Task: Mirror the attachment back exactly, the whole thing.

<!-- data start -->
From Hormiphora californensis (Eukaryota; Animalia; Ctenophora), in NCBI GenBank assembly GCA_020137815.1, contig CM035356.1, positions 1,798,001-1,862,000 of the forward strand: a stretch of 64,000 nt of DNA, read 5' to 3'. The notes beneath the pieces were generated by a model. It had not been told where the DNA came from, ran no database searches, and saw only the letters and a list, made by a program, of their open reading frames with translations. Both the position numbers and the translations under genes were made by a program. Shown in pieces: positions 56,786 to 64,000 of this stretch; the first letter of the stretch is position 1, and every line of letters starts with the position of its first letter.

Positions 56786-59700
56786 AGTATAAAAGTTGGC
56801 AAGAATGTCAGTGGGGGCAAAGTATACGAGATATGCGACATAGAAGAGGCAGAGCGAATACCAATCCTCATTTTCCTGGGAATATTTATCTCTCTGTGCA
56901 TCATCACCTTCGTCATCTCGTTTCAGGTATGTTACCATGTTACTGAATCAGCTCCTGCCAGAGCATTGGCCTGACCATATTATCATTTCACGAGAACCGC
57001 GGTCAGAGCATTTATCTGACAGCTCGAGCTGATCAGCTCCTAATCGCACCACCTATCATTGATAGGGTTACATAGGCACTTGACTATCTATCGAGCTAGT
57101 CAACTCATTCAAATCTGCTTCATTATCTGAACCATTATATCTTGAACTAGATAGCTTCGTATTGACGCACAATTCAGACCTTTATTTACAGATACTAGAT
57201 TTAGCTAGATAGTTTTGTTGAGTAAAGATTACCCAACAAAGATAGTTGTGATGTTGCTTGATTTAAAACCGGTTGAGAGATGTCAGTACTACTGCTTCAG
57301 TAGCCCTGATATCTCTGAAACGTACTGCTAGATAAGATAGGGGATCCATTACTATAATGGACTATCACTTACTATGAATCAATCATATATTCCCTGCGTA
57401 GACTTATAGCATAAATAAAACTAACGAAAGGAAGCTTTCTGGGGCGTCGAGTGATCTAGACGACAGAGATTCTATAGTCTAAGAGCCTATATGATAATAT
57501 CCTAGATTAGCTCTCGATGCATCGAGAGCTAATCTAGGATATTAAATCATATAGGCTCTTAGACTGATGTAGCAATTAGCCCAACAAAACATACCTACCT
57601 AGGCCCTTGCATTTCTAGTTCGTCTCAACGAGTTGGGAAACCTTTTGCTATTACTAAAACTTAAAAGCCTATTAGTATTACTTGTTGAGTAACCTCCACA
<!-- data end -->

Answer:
From Hormiphora californensis (Eukaryota; Animalia; Ctenophora), in NCBI GenBank assembly GCA_020137815.1, contig CM035356.1, positions 1,798,001-1,862,000 of the forward strand: a stretch of 64,000 nt of DNA, read 5' to 3'. The notes beneath the pieces were generated by a model. It had not been told where the DNA came from, ran no database searches, and saw only the letters and a list, made by a program, of their open reading frames with translations. Both the position numbers and the translations under genes were made by a program. Shown in pieces: positions 56,786 to 64,000 of this stretch; the first letter of the stretch is position 1, and every line of letters starts with the position of its first letter.

Positions 56786-59700
56786 AGTATAAAAGTTGGC
56801 AAGAATGTCAGTGGGGGCAAAGTATACGAGATATGCGACATAGAAGAGGCAGAGCGAATACCAATCCTCATTTTCCTGGGAATATTTATCTCTCTGTGCA
56901 TCATCACCTTCGTCATCTCGTTTCAGGTATGTTACCATGTTACTGAATCAGCTCCTGCCAGAGCATTGGCCTGACCATATTATCATTTCACGAGAACCGC
57001 GGTCAGAGCATTTATCTGACAGCTCGAGCTGATCAGCTCCTAATCGCACCACCTATCATTGATAGGGTTACATAGGCACTTGACTATCTATCGAGCTAGT
57101 CAACTCATTCAAATCTGCTTCATTATCTGAACCATTATATCTTGAACTAGATAGCTTCGTATTGACGCACAATTCAGACCTTTATTTACAGATACTAGAT
57201 TTAGCTAGATAGTTTTGTTGAGTAAAGATTACCCAACAAAGATAGTTGTGATGTTGCTTGATTTAAAACCGGTTGAGAGATGTCAGTACTACTGCTTCAG
57301 TAGCCCTGATATCTCTGAAACGTACTGCTAGATAAGATAGGGGATCCATTACTATAATGGACTATCACTTACTATGAATCAATCATATATTCCCTGCGTA
57401 GACTTATAGCATAAATAAAACTAACGAAAGGAAGCTTTCTGGGGCGTCGAGTGATCTAGACGACAGAGATTCTATAGTCTAAGAGCCTATATGATAATAT
57501 CCTAGATTAGCTCTCGATGCATCGAGAGCTAATCTAGGATATTAAATCATATAGGCTCTTAGACTGATGTAGCAATTAGCCCAACAAAACATACCTACCT
57601 AGGCCCTTGCATTTCTAGTTCGTCTCAACGAGTTGGGAAACCTTTTGCTATTACTAAAACTTAAAAGCCTATTAGTATTACTTGTTGAGTAACCTCCACA